“Jumanji: Welcome to the Jungle” is directed by Jake Kasdan and it’s about four high-schoolers who are placed in detention together, their punishment being that they have to clean out the school’s basement. During the clean up, they discover a video game titled “Jumanji” and they end up being sucked into the game itself. Now the only way that they can escape the video game is by simply beating it.
This movie is a sequel to the 1995 Robin Williams movie “Jumanji”. That movie is one that I loved as a kid, but then I went a long time without actually seeing from a more mature perspective. I recently rewatched an old VHS copy of mine and while the movie itself is still entertaining in a very goofy and unrealistic way, I think my enjoyment of that movie is more pertaining to the nostalgia rather than it being a legitimately well made movie. It’s a movie that was fine for the time it was made in, but now we have the more modern 2017 version, the one with a video game instead of a board game, as well as some of the bigger comedic actors that we all know in Dwayne Johnson, Kevin Hart, Jack Black, and Karen Gillan.
To start off this review, I have to give major props to the actors mentioned above. The characters that they play are actually avatars for their real life counterparts. For example, Dwayne Johnson is the avatar for a normally skinny nerd in real life, Kevin Hart is the athlete, Karen Gillan being the awkward loner, and Jack Black portraying a spoiled Instagram princess. The actors are kind of going against typecast, but at the same time, they’re not. That said, I still got a lot of laughs out of these performances. While some of them do their usual schtick like Hart playing the short, shrieking wimp and Johnson being put on display as the badass action hero, you have really interesting choices like Jack Black acting like a spoiled little girl the entire time, and Karen Gillan actually giving a good performance for once in her life. To put things simply, I bought all of these actors as they play themselves playing high school stereotypes.
This movie also did a good job in taking advantage of it being a video game setting. The actual “Jumanji” game that it’s set in is suppose to be a really bad video game and the movie addresses several gaming tropes in a very funny way. The movie makes fun of stuff like the concept of remaining lives for the players, Karen Gillan’s unnecessarily skimpy jungle outfit, and hordes of oncoming enemies. But the movie not only makes fun of them, but it also embraces them and manages to create a lot of entertaining scenarios that you’d only see in a video game world, scenarios that got some solid laughs out of me. The actors certainly do their part in making the jokes land, but I also give credit to the director and writer for clearly having fun with video game tropes in movies and turning them into something fun.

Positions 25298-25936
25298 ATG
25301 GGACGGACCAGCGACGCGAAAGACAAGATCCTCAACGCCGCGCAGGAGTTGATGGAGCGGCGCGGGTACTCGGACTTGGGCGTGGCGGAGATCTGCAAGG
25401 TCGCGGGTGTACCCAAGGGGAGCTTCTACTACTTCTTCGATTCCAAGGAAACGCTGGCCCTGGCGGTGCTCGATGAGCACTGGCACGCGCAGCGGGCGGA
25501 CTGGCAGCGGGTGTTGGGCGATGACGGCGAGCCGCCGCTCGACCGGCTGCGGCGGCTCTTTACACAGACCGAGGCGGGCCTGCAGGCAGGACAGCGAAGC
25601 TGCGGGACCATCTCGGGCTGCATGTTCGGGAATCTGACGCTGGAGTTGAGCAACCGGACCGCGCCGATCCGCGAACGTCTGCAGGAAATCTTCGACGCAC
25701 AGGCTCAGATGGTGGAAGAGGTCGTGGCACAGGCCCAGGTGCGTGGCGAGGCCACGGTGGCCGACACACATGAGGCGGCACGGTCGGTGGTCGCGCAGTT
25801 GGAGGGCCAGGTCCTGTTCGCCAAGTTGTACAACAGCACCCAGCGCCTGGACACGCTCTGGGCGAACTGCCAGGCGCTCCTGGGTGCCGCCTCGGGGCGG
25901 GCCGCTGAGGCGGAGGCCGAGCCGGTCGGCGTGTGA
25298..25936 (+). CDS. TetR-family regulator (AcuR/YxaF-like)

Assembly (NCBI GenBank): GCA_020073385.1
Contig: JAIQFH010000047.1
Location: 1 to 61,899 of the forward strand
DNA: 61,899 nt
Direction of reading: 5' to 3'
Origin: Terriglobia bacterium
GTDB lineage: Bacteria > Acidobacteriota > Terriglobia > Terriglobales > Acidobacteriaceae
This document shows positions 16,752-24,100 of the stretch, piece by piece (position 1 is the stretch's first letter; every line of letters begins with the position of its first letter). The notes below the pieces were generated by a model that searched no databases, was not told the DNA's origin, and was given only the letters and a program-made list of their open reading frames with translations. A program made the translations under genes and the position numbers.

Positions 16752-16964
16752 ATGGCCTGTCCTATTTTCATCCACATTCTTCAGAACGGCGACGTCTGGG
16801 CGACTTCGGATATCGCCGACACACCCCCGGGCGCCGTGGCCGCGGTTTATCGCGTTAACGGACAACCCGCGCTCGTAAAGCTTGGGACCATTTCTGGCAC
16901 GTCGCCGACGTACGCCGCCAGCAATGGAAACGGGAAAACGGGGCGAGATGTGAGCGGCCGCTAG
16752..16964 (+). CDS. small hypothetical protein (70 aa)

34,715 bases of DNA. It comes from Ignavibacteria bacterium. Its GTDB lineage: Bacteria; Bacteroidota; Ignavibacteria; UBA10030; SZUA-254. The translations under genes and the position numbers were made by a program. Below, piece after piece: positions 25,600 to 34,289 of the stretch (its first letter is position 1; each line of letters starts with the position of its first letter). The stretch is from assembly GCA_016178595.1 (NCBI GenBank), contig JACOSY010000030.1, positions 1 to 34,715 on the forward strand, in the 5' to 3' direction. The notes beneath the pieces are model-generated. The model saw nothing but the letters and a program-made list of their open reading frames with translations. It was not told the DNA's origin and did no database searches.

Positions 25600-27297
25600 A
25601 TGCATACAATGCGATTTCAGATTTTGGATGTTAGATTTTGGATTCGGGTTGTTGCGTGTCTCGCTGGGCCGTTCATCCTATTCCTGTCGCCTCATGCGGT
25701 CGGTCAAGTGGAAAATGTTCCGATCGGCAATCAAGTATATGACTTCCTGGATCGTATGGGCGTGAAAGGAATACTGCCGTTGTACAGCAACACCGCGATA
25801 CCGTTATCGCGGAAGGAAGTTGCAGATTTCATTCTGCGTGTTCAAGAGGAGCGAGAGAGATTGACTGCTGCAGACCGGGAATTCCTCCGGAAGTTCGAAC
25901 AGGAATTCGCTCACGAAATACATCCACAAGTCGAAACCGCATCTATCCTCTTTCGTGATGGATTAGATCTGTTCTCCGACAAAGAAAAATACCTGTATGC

One aspect about this movie that I didn’t care for is the villain, played by Bobby Cannavale. There’s nothing wrong with the performance at all, but it’s just that the character is every generic villain you’ve ever seen in any movie or video game. You could very well make the argument that the villain is suppose to be cheesy and generic seeing as how the video game is also very cheesy and just all around poorly made, but I still think that more could’ve been done with the villain in terms of making him stand out in such a larger than life environment that is Jumanji. As it stands, the only memorable thing about this villain is that he has bugs crawling out of his orifices.
I also think that this movie is a tad too long. After the wrap up of the main story that is escaping the video game, there’s still more drama that takes place afterwards. It only takes up about 5-10 minutes at the very end of the film, but I didn’t find myself as invested in it as I was in the main video game story. If anything, it feels like tacked on drama and I don’t think it needed to be in the final result.
That said, I still had a genuinely fun time watching “Jumanji: Welcome to the Jungle”. The actors all do a good job, there’s plenty of funny moments, and the movie itself has fun in celebrating and mocking bad video game cliches in order to make for a fun movie. It’s an imperfect movie, but it doesn’t need to be a completely flawless film. All I wanted was a sequel to a 90’s movie that was the least bit fun and enduring and guess what? That’s pretty much what I got, so for that, I can recommend seeing this movie.